In the context of this entry, the merit is in being negative.
This post is a little late. Had wanted to post it to coincide with World AIDS Day 2011 on 1 December but it’s a hard post to write. After all, getting a HIV test is not something to broadcast considering the stigma that surrounds it. It’s easy to say when you’re negative. But what if the result is positive? What does one do then?
I was asked this question during a pre-test interview. My answer was to carry on living because it’s not the end of the world but now I know I have to be careful not to infect others.
I got tested not because I’m a periwinkle snail (believed to be nature’s sluttiest animal with females having around 19 males fertilising her while the guys will fornicate with just about anything in their path including wrong snail species), but as part of an annual health profiling. Plus it’s sort of a gift of love.
Previously, I had my tests done in Singapore. Not with the annonymous testing services provided by DSC Clinic at Kelantan Lane, but part of a health screen package offered at private clinics.
However, I came across the Bangkok charter of the Thai Red Cross online not too long ago and decided to check it out. It offers HIV testing for both locals and foreigners. This post will document the experience with directions on how to get there and what to expect.
The Bangkok Thai Red Cross is located pretty close to the downtown district of Silom. It’s about 2 BTS stop from Sala Daeng BTS Station which is at the famous Patpong go-go bars district. Here’s how to get to there :
1. Take BTS to Ratchadamri Station.
2. Take Exit 1, the side with a huge green field of the The Royal Bangkok Sports Club golf course.
3. Walk in the direction of S2 (refer to Area Map above) which is along the golf course for about 10 – 15 minutes.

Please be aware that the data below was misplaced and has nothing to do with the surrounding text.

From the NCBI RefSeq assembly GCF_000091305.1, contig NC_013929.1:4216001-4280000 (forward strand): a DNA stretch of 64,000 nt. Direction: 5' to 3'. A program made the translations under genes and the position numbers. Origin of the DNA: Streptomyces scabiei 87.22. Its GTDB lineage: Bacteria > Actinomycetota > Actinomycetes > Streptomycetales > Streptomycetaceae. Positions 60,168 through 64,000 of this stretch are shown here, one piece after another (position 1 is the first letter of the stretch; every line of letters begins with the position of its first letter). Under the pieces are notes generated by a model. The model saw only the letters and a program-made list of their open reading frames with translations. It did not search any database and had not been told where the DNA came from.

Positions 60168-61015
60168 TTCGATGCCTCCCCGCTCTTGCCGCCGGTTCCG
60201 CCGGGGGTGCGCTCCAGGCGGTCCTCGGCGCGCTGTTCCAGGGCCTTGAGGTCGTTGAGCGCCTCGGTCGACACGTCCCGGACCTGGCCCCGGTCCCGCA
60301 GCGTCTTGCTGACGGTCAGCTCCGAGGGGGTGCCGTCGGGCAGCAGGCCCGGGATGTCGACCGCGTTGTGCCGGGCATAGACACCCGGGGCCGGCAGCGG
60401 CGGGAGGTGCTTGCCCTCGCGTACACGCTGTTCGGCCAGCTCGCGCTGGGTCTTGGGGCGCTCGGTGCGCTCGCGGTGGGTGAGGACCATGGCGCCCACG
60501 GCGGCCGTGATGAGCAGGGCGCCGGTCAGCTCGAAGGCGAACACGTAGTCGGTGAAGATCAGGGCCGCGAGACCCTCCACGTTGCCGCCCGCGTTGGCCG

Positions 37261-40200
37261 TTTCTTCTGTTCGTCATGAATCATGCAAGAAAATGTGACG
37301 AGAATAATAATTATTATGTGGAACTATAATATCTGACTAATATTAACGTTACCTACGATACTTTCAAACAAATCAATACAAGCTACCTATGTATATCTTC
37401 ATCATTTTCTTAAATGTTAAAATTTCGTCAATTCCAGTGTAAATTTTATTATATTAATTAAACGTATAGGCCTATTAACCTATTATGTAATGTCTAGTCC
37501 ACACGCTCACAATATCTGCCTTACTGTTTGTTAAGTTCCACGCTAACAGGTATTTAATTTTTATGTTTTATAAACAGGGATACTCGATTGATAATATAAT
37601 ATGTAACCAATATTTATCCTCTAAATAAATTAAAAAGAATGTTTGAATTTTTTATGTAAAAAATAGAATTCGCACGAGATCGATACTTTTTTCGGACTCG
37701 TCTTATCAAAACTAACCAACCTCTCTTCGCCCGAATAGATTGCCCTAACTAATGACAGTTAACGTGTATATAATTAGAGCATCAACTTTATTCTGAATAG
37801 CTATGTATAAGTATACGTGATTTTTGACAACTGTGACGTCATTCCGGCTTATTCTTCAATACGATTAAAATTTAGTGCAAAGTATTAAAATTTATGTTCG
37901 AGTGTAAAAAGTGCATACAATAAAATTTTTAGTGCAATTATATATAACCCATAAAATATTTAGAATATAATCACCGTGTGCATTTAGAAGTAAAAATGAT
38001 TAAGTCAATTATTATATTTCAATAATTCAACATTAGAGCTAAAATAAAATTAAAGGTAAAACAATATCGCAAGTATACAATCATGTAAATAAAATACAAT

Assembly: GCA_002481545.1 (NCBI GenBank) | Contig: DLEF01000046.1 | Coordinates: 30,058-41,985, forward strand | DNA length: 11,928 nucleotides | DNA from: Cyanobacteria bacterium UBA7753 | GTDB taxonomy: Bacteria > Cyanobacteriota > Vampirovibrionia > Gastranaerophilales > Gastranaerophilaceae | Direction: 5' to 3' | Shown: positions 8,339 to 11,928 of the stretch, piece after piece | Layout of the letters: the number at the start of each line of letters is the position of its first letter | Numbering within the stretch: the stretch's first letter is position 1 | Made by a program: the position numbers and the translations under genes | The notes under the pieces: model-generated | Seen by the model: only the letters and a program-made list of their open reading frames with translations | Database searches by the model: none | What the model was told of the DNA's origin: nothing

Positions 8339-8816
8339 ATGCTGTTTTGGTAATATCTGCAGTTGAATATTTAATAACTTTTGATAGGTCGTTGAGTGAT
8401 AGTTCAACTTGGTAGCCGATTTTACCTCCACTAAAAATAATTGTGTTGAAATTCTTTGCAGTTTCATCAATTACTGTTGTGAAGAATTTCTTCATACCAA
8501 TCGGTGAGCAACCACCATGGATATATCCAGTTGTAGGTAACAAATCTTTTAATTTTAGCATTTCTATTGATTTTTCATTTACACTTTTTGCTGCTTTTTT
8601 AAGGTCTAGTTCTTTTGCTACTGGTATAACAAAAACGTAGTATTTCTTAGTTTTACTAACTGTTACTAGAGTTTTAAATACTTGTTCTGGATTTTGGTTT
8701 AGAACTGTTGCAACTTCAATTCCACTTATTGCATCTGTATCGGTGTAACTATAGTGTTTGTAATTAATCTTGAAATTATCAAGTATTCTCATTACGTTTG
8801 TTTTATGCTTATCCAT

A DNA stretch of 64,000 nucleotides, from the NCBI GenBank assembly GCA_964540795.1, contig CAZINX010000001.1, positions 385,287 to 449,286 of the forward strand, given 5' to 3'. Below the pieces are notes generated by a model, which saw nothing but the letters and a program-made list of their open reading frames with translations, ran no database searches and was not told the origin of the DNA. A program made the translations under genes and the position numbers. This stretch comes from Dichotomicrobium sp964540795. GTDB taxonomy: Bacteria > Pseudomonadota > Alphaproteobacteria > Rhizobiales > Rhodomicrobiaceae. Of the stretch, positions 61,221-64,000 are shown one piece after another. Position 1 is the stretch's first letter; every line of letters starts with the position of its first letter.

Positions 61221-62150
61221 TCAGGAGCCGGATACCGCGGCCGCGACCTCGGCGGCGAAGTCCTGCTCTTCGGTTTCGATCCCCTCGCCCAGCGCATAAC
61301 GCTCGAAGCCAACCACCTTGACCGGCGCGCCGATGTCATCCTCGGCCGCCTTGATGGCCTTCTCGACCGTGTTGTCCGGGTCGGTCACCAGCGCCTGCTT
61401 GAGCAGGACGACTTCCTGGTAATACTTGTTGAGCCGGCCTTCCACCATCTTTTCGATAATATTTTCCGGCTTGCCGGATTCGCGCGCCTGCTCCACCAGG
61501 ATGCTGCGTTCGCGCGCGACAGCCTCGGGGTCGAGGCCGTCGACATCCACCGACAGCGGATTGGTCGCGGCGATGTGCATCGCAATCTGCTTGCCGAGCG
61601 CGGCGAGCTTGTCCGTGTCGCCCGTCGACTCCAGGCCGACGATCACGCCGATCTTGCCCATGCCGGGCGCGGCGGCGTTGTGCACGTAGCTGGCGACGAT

4. You’ll reach the entrance the Thai Red Cross. It’s along the road and very prominent with a watch tower.
The following photos will highlight key sights leading to Thai Red Cross, Bangkok.
At the Bangkok Thai Red Cross, AIDS antiretroviral drugs can also be bought for a fraction of the price they cost in Singapore. AIDS patients can get a prescription filled out at Singapore’s Communicable Disease Centre (CDC) and buy the cocktail medications there in person, via a family member or friend. Basically, they don’t have to be there in person in the event they are too weak to travel.
The staff at the centre were really VERY friendly. I was feeling rather uncomfortable and awkward to do a test, and I’m foreigner, but they are ever ready to help. The whole process took about 2 hours which involved filling out a form, letting them scan my passport (so it’s not annonymous although they say it is), going for pre-test counselling by a doctor, drawing blood, and then meeting the doctor again for the result. I can’t remember the female doctor’s name but she was so really nice!
The result is communicated orally but if you want the doctor to issue a certificate of the outcome, it costs another 20bht (I think). Also, they call out your number for testing in Thai but not to worry, if yo sat there clueless like me, the nurse will come and get you. I had the luck of having an English speaking Thai next to me who told me it’s my number they called. The trick is to flash your queue slip prominently for all to see!
AIDS is not a joking matter. But being HIV positive is not a joking matter. Like any chronic illnesses such as diabetes, high blood pressure, etc, AIDS can be controlled with antiretroviral drugs and patients go on to live productive lives. However, this is not an encouragement for unprotected sex.
I recently heard the news from a friend that an acquaintance contracted HIV. And that
bastard acquaintance continues to sleep around, sometimes insisting on unprotected sex.
So be cautioned. Always USE A CONDOM no matter how drunk or in the heat of the moment you are. Play safe. And get tested.
It’s the best love letter to someone you care about.